Oil & Gas

25 Apr 2023

Deepocean’s Autonomous Inspection Drone Set to Hit the Water

25 Apr 2023  by   

DeepOcean has mobilized its first Autonomous Inspection Drone (AID), said to be able to unlock substantial cost savings for offshore wind and oil & gas operators.

Source: DeepOcean

The project is a strategic partnership between DeepOcean, Argus Remote Systems and Vaarst, with industry guidance, support and funding from AkerBP to bring the platform to market.

This first AID was mobilized on board the Edda Fauna subsea inspection, maintenance and repair (IMR) and remotely operated vehicle (ROV) support vessel, which is on a long-term charter with DeepOcean.

Remota AS, the joint venture between DeepOcean, Solstad Offshore and Østensjø Group, is enabling offshore operations to be performed from onshore through digitalized control systems. Deepocean is running the AID from the Remota control center (ROC).

The plan is to conduct offshore trials in the coming months for utilizing the AID under one of DeepOcean’s annual inspection campaigns for an operator on the Norwegian continental shelf (NCS).

“A rapidly growing amount of subsea infrastructure is placed on the seabed within both the offshore renewables and oil and gas industries. This equipment needs to be inspected regularly,” said Craig Cameron, Technology Manager at DeepOcean.

“We have developed the AID to increase efficiency and accuracy when collecting inspection data. It has the potential to substantially reduce the cost, time and environmental footprint that is normally associated with subsea inspection work.”

The AID is based on a Rover MK2 ROV from Argus Remote Systems, while Argus is responsible for the AID platform and navigation algorithm.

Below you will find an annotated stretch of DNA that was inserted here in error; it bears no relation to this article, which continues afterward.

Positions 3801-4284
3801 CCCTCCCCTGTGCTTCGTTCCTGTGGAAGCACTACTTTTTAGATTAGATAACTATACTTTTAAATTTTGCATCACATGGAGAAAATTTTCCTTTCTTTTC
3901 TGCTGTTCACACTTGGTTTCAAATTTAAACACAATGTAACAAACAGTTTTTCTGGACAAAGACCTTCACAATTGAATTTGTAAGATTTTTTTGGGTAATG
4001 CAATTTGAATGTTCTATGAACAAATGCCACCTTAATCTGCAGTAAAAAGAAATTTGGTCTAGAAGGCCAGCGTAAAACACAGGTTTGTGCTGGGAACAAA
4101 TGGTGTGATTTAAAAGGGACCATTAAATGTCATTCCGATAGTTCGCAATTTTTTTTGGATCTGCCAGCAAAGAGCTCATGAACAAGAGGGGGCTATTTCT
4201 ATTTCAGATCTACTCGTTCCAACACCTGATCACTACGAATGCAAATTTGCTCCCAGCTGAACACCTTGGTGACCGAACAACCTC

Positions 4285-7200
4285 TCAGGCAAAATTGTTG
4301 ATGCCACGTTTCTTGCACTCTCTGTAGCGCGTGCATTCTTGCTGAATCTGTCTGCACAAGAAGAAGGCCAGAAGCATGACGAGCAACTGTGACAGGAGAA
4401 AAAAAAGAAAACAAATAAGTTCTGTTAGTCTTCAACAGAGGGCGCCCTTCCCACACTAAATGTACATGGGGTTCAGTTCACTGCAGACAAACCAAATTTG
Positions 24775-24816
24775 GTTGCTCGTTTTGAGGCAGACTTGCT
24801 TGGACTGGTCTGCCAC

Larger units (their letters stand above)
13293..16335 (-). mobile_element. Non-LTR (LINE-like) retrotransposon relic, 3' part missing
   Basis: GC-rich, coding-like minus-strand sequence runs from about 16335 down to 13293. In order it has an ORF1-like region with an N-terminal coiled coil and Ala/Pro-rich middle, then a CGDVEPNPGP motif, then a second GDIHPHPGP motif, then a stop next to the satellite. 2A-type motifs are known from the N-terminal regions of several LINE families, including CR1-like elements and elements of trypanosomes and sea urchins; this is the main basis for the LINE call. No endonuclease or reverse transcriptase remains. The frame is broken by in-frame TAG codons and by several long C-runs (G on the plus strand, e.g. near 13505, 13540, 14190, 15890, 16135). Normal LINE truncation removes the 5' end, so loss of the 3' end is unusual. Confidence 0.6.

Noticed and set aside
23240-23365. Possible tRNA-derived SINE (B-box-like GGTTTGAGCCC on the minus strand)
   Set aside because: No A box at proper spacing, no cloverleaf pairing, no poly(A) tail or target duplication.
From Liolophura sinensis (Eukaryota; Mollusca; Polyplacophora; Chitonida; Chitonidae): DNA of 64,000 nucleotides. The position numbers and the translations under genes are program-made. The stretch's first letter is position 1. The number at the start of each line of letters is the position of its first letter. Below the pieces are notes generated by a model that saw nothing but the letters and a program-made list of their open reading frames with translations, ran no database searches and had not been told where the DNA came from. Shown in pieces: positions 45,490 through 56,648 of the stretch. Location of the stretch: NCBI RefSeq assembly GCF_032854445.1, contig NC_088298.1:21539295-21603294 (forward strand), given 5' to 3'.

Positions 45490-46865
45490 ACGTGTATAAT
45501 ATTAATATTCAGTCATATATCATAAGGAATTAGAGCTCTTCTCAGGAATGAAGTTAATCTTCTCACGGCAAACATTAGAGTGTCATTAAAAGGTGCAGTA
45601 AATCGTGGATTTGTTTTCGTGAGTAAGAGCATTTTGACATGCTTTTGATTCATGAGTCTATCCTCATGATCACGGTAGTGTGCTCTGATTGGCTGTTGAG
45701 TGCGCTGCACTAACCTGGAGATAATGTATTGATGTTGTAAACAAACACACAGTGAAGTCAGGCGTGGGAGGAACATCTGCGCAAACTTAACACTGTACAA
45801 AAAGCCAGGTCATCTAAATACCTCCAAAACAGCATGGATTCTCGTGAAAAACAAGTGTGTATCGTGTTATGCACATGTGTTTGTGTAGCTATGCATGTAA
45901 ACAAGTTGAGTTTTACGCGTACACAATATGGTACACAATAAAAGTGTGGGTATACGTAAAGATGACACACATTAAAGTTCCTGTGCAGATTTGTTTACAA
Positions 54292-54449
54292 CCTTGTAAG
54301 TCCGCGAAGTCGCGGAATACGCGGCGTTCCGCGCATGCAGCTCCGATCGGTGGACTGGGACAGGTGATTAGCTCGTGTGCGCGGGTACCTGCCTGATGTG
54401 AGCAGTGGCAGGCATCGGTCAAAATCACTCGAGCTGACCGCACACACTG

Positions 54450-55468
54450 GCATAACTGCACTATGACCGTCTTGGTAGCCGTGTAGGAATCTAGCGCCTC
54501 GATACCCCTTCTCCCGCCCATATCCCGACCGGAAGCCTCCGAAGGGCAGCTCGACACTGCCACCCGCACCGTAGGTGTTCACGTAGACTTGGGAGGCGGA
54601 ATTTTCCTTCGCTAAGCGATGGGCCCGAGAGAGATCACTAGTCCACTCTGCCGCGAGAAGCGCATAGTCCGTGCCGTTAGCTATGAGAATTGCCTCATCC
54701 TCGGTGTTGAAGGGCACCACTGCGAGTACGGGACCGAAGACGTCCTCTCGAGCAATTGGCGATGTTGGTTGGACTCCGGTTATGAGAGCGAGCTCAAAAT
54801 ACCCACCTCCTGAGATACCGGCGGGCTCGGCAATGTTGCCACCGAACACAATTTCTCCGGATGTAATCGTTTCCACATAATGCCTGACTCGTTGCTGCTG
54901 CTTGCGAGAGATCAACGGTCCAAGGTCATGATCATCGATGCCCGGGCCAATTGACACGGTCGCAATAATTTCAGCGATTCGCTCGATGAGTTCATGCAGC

DeepOcean is in charge of the digital twin platform, mission planner software, and live view of the AID in operation, while Vaarst is responsible for the machine vision camera Subslam 2x for autonomous navigation and data collection.

The AID is 1.25 meters long, weighs 320 kilograms in air, and can operate in water depths down to 3,000 meters.

The inertial navigation system selected from Sonardyne is the Sprint Navigator mini 4K. Live imaging sonar with obstacle tracking and avoidance is from the Norbit WBMS FLS.

According to DeepOcean, the AID can perform pre-programmed inspections of all subsea assets, which means that significant value can be created for operators of offshore energy assets when the same inspection scope can be repeated year-on-year.

“We look forward to proving that the AID allows autonomous surveys to be carried out, enabling us to collect data in a smarter way, and gain better support for comparisons and changes over time on subsea equipment. Irrespective of the AID launch platform, we believe that the combination of AID and digital twins for subsea inspection work can save operators of offshore assets a substantial amount of time and money,” Cameron concluded.

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